Al Batt: Burning bush could be another victim of recent long, hard winter
Al Batt of Hartland is a member of the Albert Lea Audubon Society. Email him at SnoEowl@aol.com.
My neighbor Crandall stops by.
“How are you doing?” I ask.
“Everything is nearly copacetic. It’s so windy, I had to screw my cap on to keep it from blowing away. I went to Pilates yesterday. I thought it was a Mexican restaurant. It was all exercise. I thought the workout was to work up an appetite, but there was no food involved. I plan on doing nothing today to make up for all that exertion. Why do nothing? I believe in setting achievable goals.”
I walked in a fog. It wasn’t my usual brain fog. It was an August early morning fog. Folklore says that for every fog in August, there will be a snowfall the following winter. An inchworm or looper (a small caterpillar), measured me for a new suit. I watched ants move about. The ground that was their roof was my floor.
Curly dock was evident on roadsides. Its seeds were a rich brown, like coffee. Underfoot, pineapple weed bloomed. The flowers are dome-shaped and a yellowy greenish color. Its name comes from the pineapple-like smell of its crushed leaves and flowers. It’s a persistent plant that thrives in poor conditions such as the edges of a driveway.
A dead tree, hollow and with broken limbs, stood in stark contrast with the green leaves of the trees that surrounded it. White-breasted nuthatches made their odd sounds as they traveled on its bark in the pursuit of food. The male has a black cap and the female’s cap is grayer. I saw a male American goldfinch flying high in circles or figure eights. It’s the state bird of Iowa, New Jersey and Washington.
A drive into the deep darkness brought a coyote into my headlights. It was dragging a bit of roadkill. I enjoy seeing coyotes as they do good work removing carcasses from roads. Deer are much more dangerous than coyotes. According to the U.S. Centers for Disease Control and Prevention, 200 people die in vehicle/deer collisions annually.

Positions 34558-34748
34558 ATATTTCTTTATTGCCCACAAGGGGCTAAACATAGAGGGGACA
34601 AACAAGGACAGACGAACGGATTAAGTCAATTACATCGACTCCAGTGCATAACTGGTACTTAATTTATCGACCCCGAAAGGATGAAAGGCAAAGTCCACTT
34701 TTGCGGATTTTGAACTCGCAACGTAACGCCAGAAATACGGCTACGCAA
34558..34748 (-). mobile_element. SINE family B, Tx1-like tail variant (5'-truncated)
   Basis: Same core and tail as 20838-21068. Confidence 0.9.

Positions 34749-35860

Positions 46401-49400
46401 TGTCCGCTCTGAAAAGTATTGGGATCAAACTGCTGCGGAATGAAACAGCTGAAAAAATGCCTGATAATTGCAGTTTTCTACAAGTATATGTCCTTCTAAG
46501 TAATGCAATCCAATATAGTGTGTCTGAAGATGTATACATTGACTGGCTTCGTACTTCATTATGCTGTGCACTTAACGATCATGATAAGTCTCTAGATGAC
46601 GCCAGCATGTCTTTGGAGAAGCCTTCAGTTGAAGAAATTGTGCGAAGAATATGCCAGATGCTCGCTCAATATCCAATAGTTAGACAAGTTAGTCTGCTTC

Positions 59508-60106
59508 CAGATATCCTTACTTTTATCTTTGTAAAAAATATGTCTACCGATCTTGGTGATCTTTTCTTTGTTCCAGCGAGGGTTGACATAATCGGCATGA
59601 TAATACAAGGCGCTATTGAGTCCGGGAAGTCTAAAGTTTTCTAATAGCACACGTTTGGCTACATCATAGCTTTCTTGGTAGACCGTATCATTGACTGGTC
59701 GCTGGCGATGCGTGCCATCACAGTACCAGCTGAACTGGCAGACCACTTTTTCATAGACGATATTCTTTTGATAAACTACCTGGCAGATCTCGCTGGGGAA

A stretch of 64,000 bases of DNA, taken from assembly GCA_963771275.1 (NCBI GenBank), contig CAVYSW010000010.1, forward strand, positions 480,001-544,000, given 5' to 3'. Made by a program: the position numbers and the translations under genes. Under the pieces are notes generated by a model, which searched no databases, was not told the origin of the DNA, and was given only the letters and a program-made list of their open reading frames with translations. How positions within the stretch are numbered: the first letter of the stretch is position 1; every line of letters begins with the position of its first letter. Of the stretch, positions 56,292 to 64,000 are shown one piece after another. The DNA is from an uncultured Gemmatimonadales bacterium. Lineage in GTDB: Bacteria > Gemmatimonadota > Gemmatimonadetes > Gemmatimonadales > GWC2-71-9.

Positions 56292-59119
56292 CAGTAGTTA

“I fear my burning bush has died. What could have happened to it?” Burning bush or winged euonymus shrubs were some that experienced injury from our long winter. A hard frost when bushes are coming out of dormancy can cause death or dieback. The most common frost injury occurs in early spring or late fall. The plant could have suffered damage from voles or rabbits. I hope your plant recovers.
“I’d like to see a vulture up close. How can I do that?” First, roll on a dead raccoon. Then, when you see a turkey vulture flying overhead, go limp.
“I heard you mention allopreening on the radio. What does that mean?” That’s when one bird preens or grooms the skin or feathers of another bird.
“How can I stop a Cooper’s hawk from hunting birds at my feeders?” A Cooper’s hawk doesn’t always make a good first impression. Hawks that feed on birds take the term “birdfeeder” at face value. If you want to discourage the hawk, take your feeders down for a bit. Birds often face fluctuating food supplies, so they are accustomed to searching for food. They are good at finding food in other places. Put the feeders back up in a week or two. The songbirds will return, but the hawk might have found better hunting elsewhere. Studies have found 10 to 12% of a Cooper’s hawk’s hunts are successful. Providing natural cover for small birds could help. Eliminate ground feeding. Birds feeding on the ground are more vulnerable to hawk attacks. Caged feeders might offer some protection.
“I’ve seen two red-bellied woodpeckers that have no red on their heads. Are they juveniles?” The juveniles resemble adults, but are duller in overall color, the red nape patches are lacking and they have brownish bills opposed to the black bills of adults.
Gary Borchardt of Oelwein and Paul Schwab of Owatonna sent me photos of birds for identification. They were chukars. Chukars from Pakistan were released in this country as game birds, but they were unsuccessful. The birds we see are birds reared for hunting purposes that have escaped.
Things to look for:
1. Yellowjackets attend picnics without being invited.
2. Wild grapes ripen, milkweed pods proliferate and acorns drop.
3. Singers in the night include snowy tree crickets, conehead katydids, ground crickets, bush katydids and field crickets.
4. Tinges of fall colors on foliage.
5. Most Baltimore orioles will have left by the end of the first week of September.
6. Insects are drawn to goldenrods, asters and sunflowers.
Thanks for stopping by
“A bad word from a colleague can darken a whole day. We need encouragement a lot more than we admit, even to ourselves.” — Orson Welles
“Usually, terrible things that are done with the excuse that progress requires them are not really progress at all, but just terrible things.” — Russell Baker
Al Batt of Hartland is a member of the Albert Lea Audubon Society. Email him at SnoEowl@aol.com. My neighbor Crandall... read more